The CORE and CORE2 trials are now enrolling patients with sHTG
The risks of unmanaged elevated triglycerides
Hypertriglyceridemia (HTG) is a common condition, which is defined as having a high level (>150 mg/dL) of TGs, a type of fat, in the bloodstream.1 In the U.S., it is estimated that more than 3 million adults suffer from severe hypertriglyceridemia (sHTG),2 defined as TG levels >500 mg/dL. sHTG is associated with a high risk of acute pancreatitis and systemic atherosclerotic cardiovascular disease (ASCVD).2,3 Over the last thirty years, epidemiologic and genetic evidence have supported the concept that elevated plasma levels of TG, TG-rich lipoproteins (TRLs) and TRL remnants are associated with an increased risk of ASCVD.4,5,6,7,8 People with sHTG (up to 880 mg/dL) have an approximately 2-fold to 9-fold higher risk of myocardial infarction, stroke, aortic stenosis or other major adverse cardiovascular events compared to those with normal TG levels.7,8,9 However, it remains unclear as to which aspect of human TG biology is responsible for promoting the development of arterial wall lesions.6 People with TG levels ≥~500 mg/dL have an 11-fold higher risk for acute pancreatitis compared to the general population and those with genetically influenced sHTG have an even higher risk, ~50-fold.10,11 Compared to those who suffer from non-TG associated pancreatitis, TG-induced acute pancreatitis can be fatal and increases the risk of persistent organ failure as well as endocrine and exocrine pancreatic insufficiency in these individuals.5,12,13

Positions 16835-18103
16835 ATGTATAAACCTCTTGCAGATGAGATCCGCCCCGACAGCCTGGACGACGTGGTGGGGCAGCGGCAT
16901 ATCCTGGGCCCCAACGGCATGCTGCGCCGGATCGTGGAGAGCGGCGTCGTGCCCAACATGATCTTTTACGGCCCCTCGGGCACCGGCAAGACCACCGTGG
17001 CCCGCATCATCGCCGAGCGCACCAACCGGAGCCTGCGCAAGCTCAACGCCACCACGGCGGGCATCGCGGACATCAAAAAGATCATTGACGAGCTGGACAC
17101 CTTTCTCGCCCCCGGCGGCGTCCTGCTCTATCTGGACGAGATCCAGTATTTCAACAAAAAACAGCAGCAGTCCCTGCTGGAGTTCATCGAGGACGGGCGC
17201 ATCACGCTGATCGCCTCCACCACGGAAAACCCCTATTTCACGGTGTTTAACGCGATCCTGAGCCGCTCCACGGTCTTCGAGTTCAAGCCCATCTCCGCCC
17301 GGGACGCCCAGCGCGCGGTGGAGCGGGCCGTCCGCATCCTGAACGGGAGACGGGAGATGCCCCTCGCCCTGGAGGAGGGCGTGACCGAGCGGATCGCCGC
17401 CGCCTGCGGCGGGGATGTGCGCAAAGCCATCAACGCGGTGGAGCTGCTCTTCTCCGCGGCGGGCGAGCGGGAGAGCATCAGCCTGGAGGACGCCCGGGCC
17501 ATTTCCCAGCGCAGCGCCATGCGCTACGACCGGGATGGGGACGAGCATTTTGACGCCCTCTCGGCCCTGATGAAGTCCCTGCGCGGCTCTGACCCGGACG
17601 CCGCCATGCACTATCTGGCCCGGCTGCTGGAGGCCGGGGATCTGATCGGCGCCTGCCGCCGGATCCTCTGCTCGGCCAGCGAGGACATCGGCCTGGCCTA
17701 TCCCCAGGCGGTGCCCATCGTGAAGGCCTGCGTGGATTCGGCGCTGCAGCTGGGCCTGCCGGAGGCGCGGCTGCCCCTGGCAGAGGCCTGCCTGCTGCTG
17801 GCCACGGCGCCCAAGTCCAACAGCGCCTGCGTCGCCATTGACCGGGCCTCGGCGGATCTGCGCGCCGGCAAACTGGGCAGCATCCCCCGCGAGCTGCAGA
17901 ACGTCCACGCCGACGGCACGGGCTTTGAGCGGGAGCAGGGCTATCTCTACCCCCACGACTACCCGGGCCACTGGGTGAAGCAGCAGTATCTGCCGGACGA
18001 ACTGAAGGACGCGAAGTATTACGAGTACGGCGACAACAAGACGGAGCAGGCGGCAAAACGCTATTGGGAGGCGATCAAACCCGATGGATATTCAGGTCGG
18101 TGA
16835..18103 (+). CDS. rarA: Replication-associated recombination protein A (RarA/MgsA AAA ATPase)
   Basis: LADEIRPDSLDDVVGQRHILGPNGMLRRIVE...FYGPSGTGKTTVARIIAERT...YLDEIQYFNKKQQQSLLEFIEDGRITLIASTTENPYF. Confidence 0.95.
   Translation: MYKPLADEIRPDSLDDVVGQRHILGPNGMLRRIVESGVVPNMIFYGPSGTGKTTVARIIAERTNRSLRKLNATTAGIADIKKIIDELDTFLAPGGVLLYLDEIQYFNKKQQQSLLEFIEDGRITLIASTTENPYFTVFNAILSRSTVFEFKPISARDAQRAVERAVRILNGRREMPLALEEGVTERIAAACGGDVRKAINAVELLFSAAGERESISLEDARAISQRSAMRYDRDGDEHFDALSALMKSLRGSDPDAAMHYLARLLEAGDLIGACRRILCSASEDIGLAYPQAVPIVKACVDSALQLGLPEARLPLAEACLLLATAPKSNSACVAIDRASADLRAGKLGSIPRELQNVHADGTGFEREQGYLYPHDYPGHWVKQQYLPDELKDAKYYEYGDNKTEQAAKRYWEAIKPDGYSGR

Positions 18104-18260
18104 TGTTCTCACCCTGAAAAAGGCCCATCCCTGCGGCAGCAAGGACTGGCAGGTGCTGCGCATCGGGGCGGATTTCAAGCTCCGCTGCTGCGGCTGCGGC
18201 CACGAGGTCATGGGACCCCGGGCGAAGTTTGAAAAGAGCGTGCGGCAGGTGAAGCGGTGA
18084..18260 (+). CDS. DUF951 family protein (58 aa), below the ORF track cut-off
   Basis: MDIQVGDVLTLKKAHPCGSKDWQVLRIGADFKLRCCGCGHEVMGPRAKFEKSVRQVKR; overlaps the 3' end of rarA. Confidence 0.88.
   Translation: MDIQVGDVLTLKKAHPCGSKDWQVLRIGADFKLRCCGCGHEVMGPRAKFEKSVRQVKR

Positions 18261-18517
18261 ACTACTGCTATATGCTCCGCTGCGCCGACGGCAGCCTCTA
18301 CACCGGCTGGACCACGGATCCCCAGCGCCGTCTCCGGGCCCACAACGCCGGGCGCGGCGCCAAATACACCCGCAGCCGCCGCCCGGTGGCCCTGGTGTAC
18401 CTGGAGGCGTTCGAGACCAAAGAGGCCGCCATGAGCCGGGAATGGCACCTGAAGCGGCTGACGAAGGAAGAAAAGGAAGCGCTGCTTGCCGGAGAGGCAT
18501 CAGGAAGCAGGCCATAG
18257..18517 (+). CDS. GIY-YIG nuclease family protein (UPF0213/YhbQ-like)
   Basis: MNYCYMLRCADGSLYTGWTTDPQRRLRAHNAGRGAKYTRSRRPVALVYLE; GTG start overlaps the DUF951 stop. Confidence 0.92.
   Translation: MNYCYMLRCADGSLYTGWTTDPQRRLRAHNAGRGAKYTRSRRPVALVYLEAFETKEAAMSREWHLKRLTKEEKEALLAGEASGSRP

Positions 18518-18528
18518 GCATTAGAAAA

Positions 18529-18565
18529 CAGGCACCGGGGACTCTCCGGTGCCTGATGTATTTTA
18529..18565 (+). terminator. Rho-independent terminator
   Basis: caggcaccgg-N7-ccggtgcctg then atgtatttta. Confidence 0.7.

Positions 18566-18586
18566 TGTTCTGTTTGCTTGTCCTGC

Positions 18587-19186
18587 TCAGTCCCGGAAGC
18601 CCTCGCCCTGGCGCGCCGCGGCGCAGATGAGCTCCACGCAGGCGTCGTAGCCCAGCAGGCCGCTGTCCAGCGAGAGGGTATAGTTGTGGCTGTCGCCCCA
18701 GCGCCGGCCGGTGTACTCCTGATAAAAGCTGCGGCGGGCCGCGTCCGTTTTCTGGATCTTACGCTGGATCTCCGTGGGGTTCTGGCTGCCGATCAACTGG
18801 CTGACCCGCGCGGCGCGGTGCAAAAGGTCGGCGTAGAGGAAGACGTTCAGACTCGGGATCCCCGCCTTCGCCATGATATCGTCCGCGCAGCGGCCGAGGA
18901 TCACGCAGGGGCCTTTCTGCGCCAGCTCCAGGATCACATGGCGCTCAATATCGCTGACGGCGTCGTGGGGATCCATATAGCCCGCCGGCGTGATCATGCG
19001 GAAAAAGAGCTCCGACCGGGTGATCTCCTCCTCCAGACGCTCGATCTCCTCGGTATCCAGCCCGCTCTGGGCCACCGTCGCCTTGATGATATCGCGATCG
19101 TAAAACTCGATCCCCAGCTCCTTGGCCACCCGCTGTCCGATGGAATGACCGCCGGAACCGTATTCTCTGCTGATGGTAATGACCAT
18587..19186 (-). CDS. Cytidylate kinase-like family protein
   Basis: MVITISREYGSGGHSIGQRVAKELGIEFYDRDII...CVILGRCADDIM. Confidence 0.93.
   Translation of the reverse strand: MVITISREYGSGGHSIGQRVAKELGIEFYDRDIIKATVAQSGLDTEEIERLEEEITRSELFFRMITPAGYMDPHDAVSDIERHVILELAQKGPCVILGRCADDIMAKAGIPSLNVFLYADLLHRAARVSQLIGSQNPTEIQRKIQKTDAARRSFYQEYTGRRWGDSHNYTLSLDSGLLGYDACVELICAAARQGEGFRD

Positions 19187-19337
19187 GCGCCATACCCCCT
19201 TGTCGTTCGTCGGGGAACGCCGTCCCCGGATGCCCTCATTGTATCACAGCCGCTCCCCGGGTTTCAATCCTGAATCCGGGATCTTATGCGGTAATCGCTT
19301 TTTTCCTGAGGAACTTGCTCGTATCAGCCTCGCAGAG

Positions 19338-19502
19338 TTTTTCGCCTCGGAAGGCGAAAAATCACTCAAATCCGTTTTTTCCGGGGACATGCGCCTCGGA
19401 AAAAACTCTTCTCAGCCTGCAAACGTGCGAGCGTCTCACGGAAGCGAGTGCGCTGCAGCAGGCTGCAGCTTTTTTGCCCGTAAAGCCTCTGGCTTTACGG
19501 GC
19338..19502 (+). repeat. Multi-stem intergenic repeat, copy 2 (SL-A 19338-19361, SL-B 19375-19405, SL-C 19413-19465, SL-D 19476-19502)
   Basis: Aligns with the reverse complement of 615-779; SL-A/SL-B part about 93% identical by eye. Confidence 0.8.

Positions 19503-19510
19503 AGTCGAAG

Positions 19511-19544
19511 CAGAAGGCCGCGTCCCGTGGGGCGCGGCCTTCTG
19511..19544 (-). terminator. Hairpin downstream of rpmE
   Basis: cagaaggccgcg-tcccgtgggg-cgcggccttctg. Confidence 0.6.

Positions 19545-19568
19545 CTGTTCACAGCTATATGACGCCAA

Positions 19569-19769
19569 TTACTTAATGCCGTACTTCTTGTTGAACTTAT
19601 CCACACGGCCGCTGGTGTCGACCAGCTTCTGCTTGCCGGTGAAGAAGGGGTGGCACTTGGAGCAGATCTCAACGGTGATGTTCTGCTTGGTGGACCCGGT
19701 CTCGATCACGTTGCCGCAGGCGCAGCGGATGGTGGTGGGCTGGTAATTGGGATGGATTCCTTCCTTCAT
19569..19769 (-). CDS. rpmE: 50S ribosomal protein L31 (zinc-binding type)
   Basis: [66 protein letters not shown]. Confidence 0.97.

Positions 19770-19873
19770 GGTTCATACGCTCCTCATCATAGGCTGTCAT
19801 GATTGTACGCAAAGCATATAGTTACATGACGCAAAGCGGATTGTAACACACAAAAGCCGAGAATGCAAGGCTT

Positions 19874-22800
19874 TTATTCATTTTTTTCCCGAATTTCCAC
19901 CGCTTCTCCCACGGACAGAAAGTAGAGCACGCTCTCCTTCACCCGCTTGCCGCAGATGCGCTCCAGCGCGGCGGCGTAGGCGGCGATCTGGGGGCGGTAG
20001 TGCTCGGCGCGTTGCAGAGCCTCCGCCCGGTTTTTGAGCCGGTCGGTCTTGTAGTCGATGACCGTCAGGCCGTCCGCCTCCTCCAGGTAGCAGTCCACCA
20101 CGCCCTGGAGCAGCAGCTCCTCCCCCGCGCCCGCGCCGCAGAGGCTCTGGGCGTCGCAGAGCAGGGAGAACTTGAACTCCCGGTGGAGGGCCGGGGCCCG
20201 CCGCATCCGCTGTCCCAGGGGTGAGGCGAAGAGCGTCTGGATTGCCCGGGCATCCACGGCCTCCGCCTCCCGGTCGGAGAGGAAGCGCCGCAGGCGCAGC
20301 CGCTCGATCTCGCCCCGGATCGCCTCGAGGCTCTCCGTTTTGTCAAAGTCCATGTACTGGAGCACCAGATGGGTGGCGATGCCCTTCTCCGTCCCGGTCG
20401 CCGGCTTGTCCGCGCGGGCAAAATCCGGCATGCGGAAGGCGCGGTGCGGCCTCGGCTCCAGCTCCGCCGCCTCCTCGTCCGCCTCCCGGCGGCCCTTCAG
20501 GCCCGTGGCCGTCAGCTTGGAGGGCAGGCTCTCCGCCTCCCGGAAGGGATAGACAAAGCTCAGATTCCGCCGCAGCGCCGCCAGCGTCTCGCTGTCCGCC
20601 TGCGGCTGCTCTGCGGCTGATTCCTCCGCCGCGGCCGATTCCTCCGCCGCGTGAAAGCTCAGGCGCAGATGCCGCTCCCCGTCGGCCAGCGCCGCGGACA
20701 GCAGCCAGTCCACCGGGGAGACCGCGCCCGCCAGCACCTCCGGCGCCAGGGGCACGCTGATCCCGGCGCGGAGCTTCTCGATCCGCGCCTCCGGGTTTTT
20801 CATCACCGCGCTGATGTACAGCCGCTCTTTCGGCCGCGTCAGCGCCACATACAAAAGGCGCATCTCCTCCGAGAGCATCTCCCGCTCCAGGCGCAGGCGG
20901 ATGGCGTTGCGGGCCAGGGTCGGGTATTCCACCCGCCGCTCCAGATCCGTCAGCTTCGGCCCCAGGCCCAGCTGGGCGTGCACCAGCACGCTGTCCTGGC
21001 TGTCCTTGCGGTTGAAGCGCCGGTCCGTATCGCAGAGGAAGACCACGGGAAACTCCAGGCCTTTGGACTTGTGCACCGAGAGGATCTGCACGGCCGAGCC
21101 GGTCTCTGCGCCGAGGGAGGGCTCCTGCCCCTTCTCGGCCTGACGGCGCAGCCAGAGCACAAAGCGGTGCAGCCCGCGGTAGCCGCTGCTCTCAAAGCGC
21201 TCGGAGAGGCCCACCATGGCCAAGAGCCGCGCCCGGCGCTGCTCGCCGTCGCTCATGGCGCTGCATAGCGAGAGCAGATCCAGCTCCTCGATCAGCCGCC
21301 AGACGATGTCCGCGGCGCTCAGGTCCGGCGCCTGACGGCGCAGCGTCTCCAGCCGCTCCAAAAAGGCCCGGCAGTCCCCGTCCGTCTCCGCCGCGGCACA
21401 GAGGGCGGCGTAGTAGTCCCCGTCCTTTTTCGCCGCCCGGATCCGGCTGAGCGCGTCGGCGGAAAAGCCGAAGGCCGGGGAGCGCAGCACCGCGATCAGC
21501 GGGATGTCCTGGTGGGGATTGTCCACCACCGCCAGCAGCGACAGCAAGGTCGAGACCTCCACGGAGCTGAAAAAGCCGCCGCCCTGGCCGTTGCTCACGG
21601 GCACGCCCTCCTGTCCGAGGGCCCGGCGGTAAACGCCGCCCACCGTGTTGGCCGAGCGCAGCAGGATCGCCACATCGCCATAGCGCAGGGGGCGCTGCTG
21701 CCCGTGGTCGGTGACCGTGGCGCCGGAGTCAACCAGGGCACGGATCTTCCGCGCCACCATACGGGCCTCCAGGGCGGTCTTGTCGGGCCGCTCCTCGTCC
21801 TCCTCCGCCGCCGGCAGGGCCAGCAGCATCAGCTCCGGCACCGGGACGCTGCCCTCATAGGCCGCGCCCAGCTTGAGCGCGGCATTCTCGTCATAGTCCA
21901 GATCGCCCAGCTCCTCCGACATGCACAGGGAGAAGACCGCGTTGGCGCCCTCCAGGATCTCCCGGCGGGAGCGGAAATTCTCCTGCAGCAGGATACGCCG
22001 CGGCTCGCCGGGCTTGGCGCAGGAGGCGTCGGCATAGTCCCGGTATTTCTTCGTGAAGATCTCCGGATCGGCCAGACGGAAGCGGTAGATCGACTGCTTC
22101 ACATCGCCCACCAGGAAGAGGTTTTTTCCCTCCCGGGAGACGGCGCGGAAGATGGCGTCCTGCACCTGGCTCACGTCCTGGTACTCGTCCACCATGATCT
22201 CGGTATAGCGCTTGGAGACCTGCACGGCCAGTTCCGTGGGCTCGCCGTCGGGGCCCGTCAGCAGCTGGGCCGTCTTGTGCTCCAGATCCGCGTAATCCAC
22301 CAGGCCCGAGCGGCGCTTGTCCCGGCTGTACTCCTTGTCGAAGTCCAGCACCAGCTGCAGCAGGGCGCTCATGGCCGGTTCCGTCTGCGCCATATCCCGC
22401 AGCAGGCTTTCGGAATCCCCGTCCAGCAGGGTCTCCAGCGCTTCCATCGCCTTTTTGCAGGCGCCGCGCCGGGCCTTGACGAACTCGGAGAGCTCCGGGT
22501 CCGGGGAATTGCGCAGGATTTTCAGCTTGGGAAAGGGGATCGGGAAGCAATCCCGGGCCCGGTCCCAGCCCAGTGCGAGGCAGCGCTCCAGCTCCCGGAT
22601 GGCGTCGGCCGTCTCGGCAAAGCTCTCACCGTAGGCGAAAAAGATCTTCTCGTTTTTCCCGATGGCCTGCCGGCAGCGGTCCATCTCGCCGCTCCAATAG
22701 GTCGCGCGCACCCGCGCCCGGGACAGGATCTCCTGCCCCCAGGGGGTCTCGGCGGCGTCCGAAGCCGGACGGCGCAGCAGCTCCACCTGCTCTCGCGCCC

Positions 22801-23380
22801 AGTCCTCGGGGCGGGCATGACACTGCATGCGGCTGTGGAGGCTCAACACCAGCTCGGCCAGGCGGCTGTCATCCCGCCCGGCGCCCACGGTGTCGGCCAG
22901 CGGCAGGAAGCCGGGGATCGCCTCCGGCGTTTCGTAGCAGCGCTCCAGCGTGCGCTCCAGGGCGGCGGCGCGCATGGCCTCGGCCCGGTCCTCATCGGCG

Current lifestyle recommendations can be difficult to adhere to and drug therapies may be insufficient to reduce severe HTG levels and its associated risks.1,14,15
An investigational RNA-focused approach to potentially reduce severely elevated TG levels
One approach under evaluation is an investigational drug called olezarsen.* Olezarsen is a ligand-conjugated antisense (LICA) medicine designed to inhibit the production of apolipoprotein C-III (apoC-III), a protein that regulates TG metabolism in the blood.16 Antisense oligonucleotides, or ASOs, are designed to bind precisely with RNA, halting the process of creating a disease-causing protein.17,18 LICA is a chemical technology that involves the attachment of a molecule called a ligand that binds with receptors on the surfaces of cells in a highly specific manner.18,19 Olezarsen consists of an antisense oligonucleotide directed against the mRNA for apoC-III and a liver-specific ligand designed to increase the binding and uptake of olezarsen by hepatocytes, where most apoC-III is produced.16,20
Early-stage clinical studies support the continued development of once-monthly administration of olezarsen to reduce and sustain TG levels with a well-tolerated safety profile.20 Further studies are needed to establish the safety and efficacy of olezarsen for this use.
Ionis Pharmaceuticals is currently enrolling patients in the CORE and CORE2 trials to evaluate the efficacy and safety of olezarsen for patients with sHTG. These studies will provide evidence to establish apoC-III inhibition as an important potential therapeutic modality in reducing excessive TG levels in the blood.21,22